Subscribe to RSS

Camera takes 3D photos in the dark

Camera takes 3D photos in the dark

The team captured images of objects, using just single particles of light, known as a photons.

"Billions" of photons would be required to take a photo using the camera on a mobile phone.

The researchers say the technology could be used to help soldiers on combat operations.

Ahmed Kirmani, who wrote the paper containing the findings, said the research has been called "counter-intuitive" as normally the number of photons detected would tell you how bright an image was.

"With only one photon per pixel you would expect the image to be completely featureless," he told the BBC.


Combat advantage

The camera technology already existed and is similar to the Lidar system used by Google for its Streetview service he explained.

Lidar uses laser pulses and the team used the reflected photons to create their 3D image

"We borrowed the principles form this, the detectors can identify single photons but they still need hundreds of thousands to form images. But we took the system to its limit."

Lidar uses a laser to fire pulses of light towards an object in a grid sequence. Each location on the grid corresponds to a pixel in the final image.

Normally the laser would fire a large number of times at each grid position and detect multiple reflected photons.

In contrast the system used by the MIT team moved on to the next position in the grid as soon as it had detected a single photon.

A conventional Lidar system would require about 100 times as many photons to make a similar image to the one the team captured which means the system could provide "substantial savings in energy and time".

The team say the technology could be used in many different fields. It could help ophthalmologists when they want to create an image of a patient's eye without having to shine a bright light in someone's eye.

The research was part funded by the US Defense Advanced Research Projects Agency which commissions research for the Department of Defense. Mr Kirmani said the military could use the technology to allow soldiers to see in the dark, giving them an advantage in combat situations.

Current 3D imaging techniques require more than single photons unlike the team's new system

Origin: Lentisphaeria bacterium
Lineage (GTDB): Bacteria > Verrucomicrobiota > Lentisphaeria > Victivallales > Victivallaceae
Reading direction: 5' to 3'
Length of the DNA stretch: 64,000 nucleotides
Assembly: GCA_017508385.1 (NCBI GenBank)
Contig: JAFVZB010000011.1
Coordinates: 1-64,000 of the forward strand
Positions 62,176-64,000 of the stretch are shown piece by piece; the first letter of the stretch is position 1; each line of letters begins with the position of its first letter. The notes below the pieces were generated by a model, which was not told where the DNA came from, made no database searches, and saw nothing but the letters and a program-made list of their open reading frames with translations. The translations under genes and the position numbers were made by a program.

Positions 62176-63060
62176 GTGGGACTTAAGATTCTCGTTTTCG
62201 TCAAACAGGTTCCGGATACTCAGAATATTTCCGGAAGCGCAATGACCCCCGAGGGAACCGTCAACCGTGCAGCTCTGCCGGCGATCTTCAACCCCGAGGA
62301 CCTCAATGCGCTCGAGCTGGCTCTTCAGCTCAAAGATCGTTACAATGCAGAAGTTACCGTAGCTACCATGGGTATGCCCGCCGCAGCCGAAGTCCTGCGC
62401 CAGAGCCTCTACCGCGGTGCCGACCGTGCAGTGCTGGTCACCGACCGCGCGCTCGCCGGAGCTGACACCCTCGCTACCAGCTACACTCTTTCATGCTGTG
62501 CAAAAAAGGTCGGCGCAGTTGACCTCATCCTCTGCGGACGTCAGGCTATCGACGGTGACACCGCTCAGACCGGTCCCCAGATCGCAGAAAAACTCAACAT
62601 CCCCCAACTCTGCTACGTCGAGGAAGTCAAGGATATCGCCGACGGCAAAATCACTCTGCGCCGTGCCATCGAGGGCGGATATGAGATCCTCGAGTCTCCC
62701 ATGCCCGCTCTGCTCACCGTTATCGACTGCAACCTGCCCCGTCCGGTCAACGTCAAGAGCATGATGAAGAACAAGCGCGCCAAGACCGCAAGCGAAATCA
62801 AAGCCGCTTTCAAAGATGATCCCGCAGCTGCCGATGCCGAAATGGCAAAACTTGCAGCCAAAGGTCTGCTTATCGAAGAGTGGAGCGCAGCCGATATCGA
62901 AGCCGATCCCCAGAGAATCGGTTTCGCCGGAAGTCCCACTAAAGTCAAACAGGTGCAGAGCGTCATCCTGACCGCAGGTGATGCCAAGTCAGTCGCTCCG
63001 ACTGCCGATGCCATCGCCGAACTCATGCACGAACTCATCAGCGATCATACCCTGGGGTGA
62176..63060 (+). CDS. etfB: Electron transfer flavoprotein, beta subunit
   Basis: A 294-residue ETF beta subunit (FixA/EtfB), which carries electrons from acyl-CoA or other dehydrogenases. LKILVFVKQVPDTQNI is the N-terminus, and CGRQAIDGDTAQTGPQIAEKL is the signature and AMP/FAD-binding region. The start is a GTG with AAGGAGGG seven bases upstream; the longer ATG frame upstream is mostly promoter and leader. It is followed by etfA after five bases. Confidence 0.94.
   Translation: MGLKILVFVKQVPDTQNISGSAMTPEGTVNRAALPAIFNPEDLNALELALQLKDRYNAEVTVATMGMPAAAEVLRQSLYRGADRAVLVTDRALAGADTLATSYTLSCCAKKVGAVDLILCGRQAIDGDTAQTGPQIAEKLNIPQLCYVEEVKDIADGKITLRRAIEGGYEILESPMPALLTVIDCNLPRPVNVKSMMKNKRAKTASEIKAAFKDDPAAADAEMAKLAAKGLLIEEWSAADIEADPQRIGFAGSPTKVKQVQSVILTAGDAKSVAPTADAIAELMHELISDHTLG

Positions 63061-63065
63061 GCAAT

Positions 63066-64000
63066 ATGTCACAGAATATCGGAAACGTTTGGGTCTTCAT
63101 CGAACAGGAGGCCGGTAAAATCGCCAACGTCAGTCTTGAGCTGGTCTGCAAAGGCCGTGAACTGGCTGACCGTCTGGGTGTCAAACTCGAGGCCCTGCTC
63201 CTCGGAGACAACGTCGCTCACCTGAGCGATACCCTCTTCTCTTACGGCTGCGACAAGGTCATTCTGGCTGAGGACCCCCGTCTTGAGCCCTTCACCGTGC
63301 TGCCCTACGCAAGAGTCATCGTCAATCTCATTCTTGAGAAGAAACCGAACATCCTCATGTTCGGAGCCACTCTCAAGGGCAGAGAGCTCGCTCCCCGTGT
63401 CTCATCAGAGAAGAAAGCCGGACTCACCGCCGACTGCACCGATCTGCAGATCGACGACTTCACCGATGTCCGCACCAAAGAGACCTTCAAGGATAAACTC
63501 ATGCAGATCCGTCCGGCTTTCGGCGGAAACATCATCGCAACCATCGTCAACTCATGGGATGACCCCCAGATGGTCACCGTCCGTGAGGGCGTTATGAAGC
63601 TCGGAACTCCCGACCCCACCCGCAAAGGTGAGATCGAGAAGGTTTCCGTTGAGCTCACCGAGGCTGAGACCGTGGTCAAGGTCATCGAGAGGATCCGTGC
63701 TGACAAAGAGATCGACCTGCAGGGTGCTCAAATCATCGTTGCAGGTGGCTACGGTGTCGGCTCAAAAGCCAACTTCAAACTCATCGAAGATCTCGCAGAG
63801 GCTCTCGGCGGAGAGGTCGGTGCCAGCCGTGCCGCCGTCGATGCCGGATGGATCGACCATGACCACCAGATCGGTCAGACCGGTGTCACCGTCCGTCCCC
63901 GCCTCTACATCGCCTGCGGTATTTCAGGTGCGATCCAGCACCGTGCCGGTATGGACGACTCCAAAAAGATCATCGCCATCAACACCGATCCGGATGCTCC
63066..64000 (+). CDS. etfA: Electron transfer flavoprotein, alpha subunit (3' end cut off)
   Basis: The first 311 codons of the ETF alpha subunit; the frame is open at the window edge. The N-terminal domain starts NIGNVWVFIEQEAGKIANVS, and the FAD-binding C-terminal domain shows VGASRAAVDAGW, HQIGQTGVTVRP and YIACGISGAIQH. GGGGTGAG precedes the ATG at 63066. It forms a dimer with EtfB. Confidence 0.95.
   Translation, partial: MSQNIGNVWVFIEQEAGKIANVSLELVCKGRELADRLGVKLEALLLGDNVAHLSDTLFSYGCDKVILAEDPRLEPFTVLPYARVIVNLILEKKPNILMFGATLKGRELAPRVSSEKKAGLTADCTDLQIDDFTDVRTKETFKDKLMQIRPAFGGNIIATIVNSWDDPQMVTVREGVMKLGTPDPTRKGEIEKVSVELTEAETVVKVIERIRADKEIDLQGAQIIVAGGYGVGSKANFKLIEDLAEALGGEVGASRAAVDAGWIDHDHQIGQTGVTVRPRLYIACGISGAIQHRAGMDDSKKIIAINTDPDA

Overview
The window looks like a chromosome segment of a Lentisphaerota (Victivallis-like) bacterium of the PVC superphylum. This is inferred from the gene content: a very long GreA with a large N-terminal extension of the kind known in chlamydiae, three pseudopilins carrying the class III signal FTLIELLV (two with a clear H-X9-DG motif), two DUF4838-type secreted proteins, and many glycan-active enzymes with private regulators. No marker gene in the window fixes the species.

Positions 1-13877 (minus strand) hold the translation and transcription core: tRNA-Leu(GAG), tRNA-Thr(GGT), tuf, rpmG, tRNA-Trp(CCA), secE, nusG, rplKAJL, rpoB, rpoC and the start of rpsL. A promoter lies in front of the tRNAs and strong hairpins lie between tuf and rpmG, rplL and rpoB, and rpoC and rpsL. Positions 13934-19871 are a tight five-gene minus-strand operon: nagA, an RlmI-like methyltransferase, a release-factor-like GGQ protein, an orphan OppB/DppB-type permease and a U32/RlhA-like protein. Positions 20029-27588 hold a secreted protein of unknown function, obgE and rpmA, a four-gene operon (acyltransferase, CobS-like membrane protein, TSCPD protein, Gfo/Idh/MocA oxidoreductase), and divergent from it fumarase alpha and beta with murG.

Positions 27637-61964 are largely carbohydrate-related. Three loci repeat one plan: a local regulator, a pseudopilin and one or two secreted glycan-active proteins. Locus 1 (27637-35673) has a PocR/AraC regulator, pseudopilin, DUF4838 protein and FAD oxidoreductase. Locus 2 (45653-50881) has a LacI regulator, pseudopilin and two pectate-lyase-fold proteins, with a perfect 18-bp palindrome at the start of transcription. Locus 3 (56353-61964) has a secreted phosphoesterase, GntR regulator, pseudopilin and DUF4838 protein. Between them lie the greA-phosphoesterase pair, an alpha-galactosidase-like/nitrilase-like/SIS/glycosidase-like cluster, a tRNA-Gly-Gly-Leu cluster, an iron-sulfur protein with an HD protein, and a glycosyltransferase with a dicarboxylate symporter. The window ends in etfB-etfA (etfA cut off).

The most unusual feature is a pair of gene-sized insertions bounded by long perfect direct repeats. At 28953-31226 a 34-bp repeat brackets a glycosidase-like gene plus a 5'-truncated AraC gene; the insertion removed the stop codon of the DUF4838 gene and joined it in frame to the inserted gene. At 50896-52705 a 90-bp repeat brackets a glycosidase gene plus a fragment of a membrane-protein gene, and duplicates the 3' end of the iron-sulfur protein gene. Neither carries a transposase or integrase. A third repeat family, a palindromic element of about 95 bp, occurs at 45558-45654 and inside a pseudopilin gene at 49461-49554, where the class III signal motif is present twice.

"Any technology that enhances a military's ability to navigate, target or engage in near-total darkness would be highly prized. 3D imagery married with existing imagery and navigation technologies could significantly enhance the capabilities currently possessed," said Reed Foster, a defence analyst at IHS.

Eventually, the researchers explain, the technology could be developed to make 3D cameras for mobile phones. The camera requires less light than the ones currently available and therefore uses less power.

0 comments

Other articlesgo to homepage

Hailo says Uber blocked investors

Hailo says Uber blocked investors

Speaking to the BBC, Hailo chairman Ron Zeghibe alleged Uber would talk to potential investors only if they agreed not to invest in Hailo or other rivals. Hailo recently abandoned its business in North America, saying it could not compete with Uber's "astronomical marketing spend". Uber said it did not wish to respond to Mr

The Queen sends her first tweet

The Queen sends her first tweet

That was the Queen's first ever tweet – sent through the @BritishMonarchy account – heralding the launch of a major new exhibition at London's Science Museum. It has been three years in the planning, and is one of the most ambitious projects the museum has ever undertaken. The Information Age gallery, opened by the Queen

Job centres to get digital makeover

Job centres to get digital makeover

Electronic pads that recognise job seekers' signatures using biometric software will be installed at centres around the UK, along with PC workstations and free wi-fi. The computers operate on the government's network and share the same level of security against hacking and viruses. The equipment has been tested at London Bridge Jobcentre. "We've moved away

Are robots too cute for comfort?

Are robots too cute for comfort?

Think of an elderly grandmother with dementia who becomes very attached to her robotic "pet" and you will realise that this isn't science fiction. There are robots now being tested as teaching aids in small-scale studies with pre-school children, robots helping with the socialisation of people with autism, robots acting as companion pets in old

Silicon Valley’s billion dollar failures

Silicon Valley’s billion dollar failures

Last month Bill Gurley, a prominent venture capitalist, and investor in billion dollar companies like Uber and OpenTable, warned that start-ups were "burning" (read losing) huge amounts of cash in a bid to build their businesses. In fact, in an interview with the Wall Street Journal, he said the levels of risk being taken on

read more